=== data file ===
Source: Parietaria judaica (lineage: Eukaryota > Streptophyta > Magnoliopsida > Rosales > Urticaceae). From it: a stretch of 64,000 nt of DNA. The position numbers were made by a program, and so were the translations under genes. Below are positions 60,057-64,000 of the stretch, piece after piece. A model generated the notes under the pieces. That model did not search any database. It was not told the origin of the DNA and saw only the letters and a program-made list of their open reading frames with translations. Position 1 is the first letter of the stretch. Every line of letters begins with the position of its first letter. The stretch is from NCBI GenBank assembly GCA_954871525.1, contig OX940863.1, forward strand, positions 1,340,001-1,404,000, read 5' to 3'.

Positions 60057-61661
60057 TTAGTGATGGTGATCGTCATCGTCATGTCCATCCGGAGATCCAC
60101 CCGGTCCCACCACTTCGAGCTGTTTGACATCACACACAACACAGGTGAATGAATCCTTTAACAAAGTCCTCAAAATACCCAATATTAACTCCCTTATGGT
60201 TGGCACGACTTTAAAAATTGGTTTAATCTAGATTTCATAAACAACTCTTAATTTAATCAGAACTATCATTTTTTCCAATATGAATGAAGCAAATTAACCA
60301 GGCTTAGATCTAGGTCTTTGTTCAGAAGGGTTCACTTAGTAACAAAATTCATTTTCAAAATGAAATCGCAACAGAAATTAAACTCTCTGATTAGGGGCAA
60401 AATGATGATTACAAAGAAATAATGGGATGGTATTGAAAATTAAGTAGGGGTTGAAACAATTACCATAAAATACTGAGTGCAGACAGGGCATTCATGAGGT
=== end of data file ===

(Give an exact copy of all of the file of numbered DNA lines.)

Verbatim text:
Source: Parietaria judaica (lineage: Eukaryota > Streptophyta > Magnoliopsida > Rosales > Urticaceae). From it: a stretch of 64,000 nt of DNA. The position numbers were made by a program, and so were the translations under genes. Below are positions 60,057-64,000 of the stretch, piece after piece. A model generated the notes under the pieces. That model did not search any database. It was not told the origin of the DNA and saw only the letters and a program-made list of their open reading frames with translations. Position 1 is the first letter of the stretch. Every line of letters begins with the position of its first letter. The stretch is from NCBI GenBank assembly GCA_954871525.1, contig OX940863.1, forward strand, positions 1,340,001-1,404,000, read 5' to 3'.

Positions 60057-61661
60057 TTAGTGATGGTGATCGTCATCGTCATGTCCATCCGGAGATCCAC
60101 CCGGTCCCACCACTTCGAGCTGTTTGACATCACACACAACACAGGTGAATGAATCCTTTAACAAAGTCCTCAAAATACCCAATATTAACTCCCTTATGGT
60201 TGGCACGACTTTAAAAATTGGTTTAATCTAGATTTCATAAACAACTCTTAATTTAATCAGAACTATCATTTTTTCCAATATGAATGAAGCAAATTAACCA
60301 GGCTTAGATCTAGGTCTTTGTTCAGAAGGGTTCACTTAGTAACAAAATTCATTTTCAAAATGAAATCGCAACAGAAATTAAACTCTCTGATTAGGGGCAA
60401 AATGATGATTACAAAGAAATAATGGGATGGTATTGAAAATTAAGTAGGGGTTGAAACAATTACCATAAAATACTGAGTGCAGACAGGGCATTCATGAGGT